What is the economy to you? Econ hw help

I just started an economics class because it’s required to graduate at my high school, and today’s homework is to ask what ‘the economy’ is to an adult in my life. I figured I’d ask here, see if I can get an interesting perspective.
So, what does the economy mean to you?
Thanks for your help!

That’s a great prompt! To me, as a 31 year old adult, the economy has been two things - 1, referenced constantly in the media, by politicians and by business owners as almost a God-like entity that can be doing poorly or doing well, but how they assess its health is often detached from everyday people who are truly what constitute a so-called “economy” or “market”. For example, fluctuations in the stock market are often used to describe the health of our economy. But most everyday people do not participate directly in the stock market. And therefore, 2, it’s also the primary site where dramatic imbalances of power & material well-being are played out as a result of policy (or lack thereof) yet also the primary site where we’re encouraged to be most active (but only as passive consumers in the market, instead of as citizens with power to transform the economy).


I really like hwittmeyer’s reply. I’ll add that the assumption in the west is that the economy must grow in order for people to thrive. But as hwittmeyer points out, the economy can be doing just fine while people are unemployed, homeless and suffering; the economy generally only measures how well those with more than enough money are doing.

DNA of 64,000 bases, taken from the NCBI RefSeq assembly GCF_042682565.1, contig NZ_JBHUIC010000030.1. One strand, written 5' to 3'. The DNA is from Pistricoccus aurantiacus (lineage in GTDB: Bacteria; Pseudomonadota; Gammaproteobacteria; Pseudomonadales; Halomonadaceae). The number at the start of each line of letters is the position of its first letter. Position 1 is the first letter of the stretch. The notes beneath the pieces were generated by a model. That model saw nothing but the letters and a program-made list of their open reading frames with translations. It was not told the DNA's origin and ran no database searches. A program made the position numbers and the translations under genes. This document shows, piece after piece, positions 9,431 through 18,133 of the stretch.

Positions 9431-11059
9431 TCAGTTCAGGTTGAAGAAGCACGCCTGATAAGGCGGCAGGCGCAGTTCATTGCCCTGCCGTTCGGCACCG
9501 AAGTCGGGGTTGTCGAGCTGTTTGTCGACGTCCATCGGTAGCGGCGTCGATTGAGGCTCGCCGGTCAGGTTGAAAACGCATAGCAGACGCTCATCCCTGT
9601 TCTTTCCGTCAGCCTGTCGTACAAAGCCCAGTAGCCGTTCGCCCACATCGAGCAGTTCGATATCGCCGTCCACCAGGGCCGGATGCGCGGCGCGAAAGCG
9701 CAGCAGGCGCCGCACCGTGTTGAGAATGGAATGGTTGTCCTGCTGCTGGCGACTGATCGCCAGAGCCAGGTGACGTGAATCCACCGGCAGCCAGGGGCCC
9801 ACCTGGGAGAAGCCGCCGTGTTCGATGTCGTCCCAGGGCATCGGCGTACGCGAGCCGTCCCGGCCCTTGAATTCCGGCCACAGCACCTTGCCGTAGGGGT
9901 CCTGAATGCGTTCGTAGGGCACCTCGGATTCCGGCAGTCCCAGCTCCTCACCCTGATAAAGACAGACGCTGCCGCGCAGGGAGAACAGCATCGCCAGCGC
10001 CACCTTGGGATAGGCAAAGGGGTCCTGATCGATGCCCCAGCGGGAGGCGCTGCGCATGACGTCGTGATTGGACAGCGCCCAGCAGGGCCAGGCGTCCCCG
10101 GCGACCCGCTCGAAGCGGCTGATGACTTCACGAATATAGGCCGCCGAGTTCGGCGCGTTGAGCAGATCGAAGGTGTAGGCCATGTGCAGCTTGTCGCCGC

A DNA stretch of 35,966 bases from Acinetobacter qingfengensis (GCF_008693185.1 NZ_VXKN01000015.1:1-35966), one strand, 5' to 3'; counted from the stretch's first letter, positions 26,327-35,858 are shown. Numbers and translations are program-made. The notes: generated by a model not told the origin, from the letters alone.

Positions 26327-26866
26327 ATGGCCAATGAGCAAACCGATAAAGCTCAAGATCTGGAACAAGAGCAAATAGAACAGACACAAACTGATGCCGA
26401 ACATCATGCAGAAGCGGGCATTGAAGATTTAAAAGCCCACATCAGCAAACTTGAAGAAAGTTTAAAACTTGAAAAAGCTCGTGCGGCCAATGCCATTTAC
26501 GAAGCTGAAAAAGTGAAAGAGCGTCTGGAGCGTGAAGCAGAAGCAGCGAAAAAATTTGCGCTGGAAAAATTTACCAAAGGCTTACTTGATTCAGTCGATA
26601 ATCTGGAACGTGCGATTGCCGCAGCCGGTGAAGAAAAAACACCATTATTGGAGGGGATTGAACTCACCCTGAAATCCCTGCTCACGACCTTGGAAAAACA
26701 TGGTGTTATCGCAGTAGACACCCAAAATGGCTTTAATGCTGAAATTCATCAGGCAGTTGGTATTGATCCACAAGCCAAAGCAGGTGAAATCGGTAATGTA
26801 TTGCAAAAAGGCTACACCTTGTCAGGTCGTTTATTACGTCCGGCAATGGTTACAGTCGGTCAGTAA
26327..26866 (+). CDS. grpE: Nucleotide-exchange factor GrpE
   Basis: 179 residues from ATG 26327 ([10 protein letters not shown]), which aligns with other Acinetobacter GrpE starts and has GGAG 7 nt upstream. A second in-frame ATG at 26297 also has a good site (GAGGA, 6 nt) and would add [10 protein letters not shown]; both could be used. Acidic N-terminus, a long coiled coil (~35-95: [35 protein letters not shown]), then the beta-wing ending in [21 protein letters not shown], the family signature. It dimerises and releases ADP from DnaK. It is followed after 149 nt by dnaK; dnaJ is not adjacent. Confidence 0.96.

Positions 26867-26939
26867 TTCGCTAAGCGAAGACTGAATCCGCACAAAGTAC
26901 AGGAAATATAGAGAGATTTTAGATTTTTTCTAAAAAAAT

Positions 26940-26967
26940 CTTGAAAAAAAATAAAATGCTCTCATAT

At the same time, for that economy to thrive, we must continue to consume, and that requires continued extraction of raw materials, which includes drilling, fracking and mining, which is often done in the global south, and it often destroys natural habitats and the lives of the people who live there. Even if mining isn’t involved, extraction requires CO2 emissions necessary for the extractrion, for the transportation of raw materials to the factories that process them into something useable, then often transportation to other factories where they can assembled, then transportation to distribution centers and then to our homes, all at a time when we need to cut our emissions in half in just 8 years in order to have a chance for you, Reed, to have a survivable biosphere to live in. The planet’s resources are finite, but the economy can’t respect those boundaries, because the economy only looks for profit, and there’s not profit in recognizing finite boundaries.

By the way, what I think we should be offering students like you is a green curriculum, but for the most part, we’re not. Please forgive my self-promotion, but there’s more about that here:

To me personally, it’s something that controls my life without my input. It’s a big, spidery, concept that I feel I am supposed to care deeply about, but which does not have an interest in me.

For example, the “economy” decides if I have to take out debt, if I can get a job, if I can buy a house, when I can have children (or even if I can have them at all). As a teenager, it can appear that adults make those kinds of decisions of their own free will and according to their wants and needs. As we get older, however, we see that many things that seem like “decisions” are actually made because something called the “economy” has made only one choice available.

For example, you might want to buy a house. You may be a good candidate for a house. But it’s really not your choice. The “economy” makes that choice for you.